"There's no secret room with people trying to mine through and find out which other artists you like or don't like."
——John Meneilly


WSJ Investigates What Went Wrong During
the July Fourth Rollout

The Wall Street Journal somehow managed to avoid any references to “99 Problems” in its report this morning on the glitches that beset the rollout of Magna Carta Holy Grail to Samsung Galaxy owners via an app on Google Play. The unprecedented promotion, which drew across-the-board raves when Jay-Z and his collaborators did the initial reveal during the NBA Finals on ABC, has forced them to halt their victory lap on the album’s official release day to explain these technical problems as well as user complaints about privacy, which combined to mar the July 4 event.

Problems began, writes John Jurgensen, when users experienced delays in downloading the music on and after midnight East Coast time. Frustrated, they closed and opened the app repeatedly, creating a backlog of data requests that swamped the company's servers, Colleen McDuffe, director of digital marketing for Samsung Telecommunications America, told the reporter. Samsung said that 1.2 million copies of the app were downloaded, but wouldn't say how many copies of the album have been successfully downloaded, only that the figure is "very close" to the 1 million allotted digital units.

Through a spokeswoman, Jay-Z declined to comment. On Monday, when asked in a Twitter session about complaints about the app, he replied with a conciliatory tweet that included the words "must do better."

Even many of those who were able to download the album were turned off by the amount of personal info the app requested, including their physical location and data related to their phone calls. The app also asked them to sign into Facebook or Twitter before they could use the app, and the software required users to send out an alert to a social account when they took basic steps like accessing song lyrics. McDuffe said that all of the requests were required to make the app function as planned, and that the requirement to go public on social media wasn't meant to be intrusive.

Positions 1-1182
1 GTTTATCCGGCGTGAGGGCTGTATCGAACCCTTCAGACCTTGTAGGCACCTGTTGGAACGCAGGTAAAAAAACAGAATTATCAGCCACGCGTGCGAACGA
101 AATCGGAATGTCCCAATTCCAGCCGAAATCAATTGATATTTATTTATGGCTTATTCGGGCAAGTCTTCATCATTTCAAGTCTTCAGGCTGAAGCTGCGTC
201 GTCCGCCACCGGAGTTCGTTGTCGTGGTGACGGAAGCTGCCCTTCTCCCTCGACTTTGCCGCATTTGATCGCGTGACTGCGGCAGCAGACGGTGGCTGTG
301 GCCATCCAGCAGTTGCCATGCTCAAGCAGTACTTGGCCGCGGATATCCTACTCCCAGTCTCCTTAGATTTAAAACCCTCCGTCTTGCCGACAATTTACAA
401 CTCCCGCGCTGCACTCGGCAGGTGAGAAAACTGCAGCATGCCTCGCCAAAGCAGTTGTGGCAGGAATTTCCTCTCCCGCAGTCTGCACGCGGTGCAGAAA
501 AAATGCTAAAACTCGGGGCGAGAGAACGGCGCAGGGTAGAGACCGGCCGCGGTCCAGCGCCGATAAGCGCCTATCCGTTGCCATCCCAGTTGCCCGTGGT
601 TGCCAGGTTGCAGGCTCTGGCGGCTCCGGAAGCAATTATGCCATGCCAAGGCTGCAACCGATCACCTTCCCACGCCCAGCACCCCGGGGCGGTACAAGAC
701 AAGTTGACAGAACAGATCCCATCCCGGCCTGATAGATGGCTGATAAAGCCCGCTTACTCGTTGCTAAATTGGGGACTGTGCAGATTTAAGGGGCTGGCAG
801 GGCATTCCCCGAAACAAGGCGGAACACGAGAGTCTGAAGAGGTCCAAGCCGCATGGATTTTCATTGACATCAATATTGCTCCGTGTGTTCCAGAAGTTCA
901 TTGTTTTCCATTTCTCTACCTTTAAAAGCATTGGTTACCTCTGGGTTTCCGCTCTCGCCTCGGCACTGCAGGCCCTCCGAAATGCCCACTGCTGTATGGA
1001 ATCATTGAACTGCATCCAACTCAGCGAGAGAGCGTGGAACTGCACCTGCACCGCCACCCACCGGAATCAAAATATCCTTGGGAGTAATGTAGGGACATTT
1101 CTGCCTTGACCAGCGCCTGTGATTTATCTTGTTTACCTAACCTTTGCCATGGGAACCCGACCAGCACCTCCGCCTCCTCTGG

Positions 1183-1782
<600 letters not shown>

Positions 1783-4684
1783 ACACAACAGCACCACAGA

"It's much ado about nothing," said Jay-Z’s co-manager John Meneilly. "You have to provide a lot more information than was asked for in this app when you buy music with a credit card." He said the rapper's company, Roc Nation, has no plans to use any personal information gathered through the app. "There's no secret room with people trying to mine through and find out which other artists you like or don't like."

The experiment is being closely watched in the music biz, where apps are widely seen as the next distribution system, Jurgensen notes. Lady Gaga has said the release of her next album will revolve around an app. It’s unclear what effect the exclusive release through Samsung—or the initial problems—will have on sales of the album when it gets its conventional release today.

As apps gain popularity, musicians and companies are feeling their way through the new rules of digital etiquette. Michael Schneider, co-founder and CEO of Mobile Roadie, a popular supplier of music apps, says in the piece that requiring users to share their app activity on social media is especially problematic.

"Top of the list is don't force people to log in. I think that's wrong and it turns fans off," he said. In the case of the Jay-Z app, he noted, the obligatory sharing was somewhat tempered by the fact that users knew they would be receiving a free album in exchange for their tweets and posts.

His app launch is part of a broader deal with Samsung that is valued at an estimated $20 million. That includes $5 per album that Samsung paid for the rights to release the million copies of Magna Carta Holy Grail. Samsung and Roc Nation declined to discuss details of the deal.

"The reason we did the deal with Samsung is that hand-held devices will be the key to music distribution in the future," Meneilly explained.

Jurgensen theorizes that the last-minute timing of the deal could have contributed to the technical hiccups. Discussions between Jay-Z's team and Samsung went on for about four months, but the deal wasn't finished until the morning of June 14. About an hour later, a camera crew was in a Manhattan recording studio, shooting scenes of the rapper in conversation with a handful of star producers. Two days later, a commercial culled from the footage debuted in a rare three-minute slot during game five of the NBA Finals—and announced the album's release via app.

Samsung America Chief Marketing Officer Todd Pendleton said the app was built in 17 days in order to meet the release deadline on July 4, a date meant to symbolize the rapper's independence from industry norms and his direct line to fans.

On the same subject, a Samsung/Jay-Z commercial for the traditional release ran last night on CBS with a Best Buy tag—a smart use of those Samsung marketing dollars.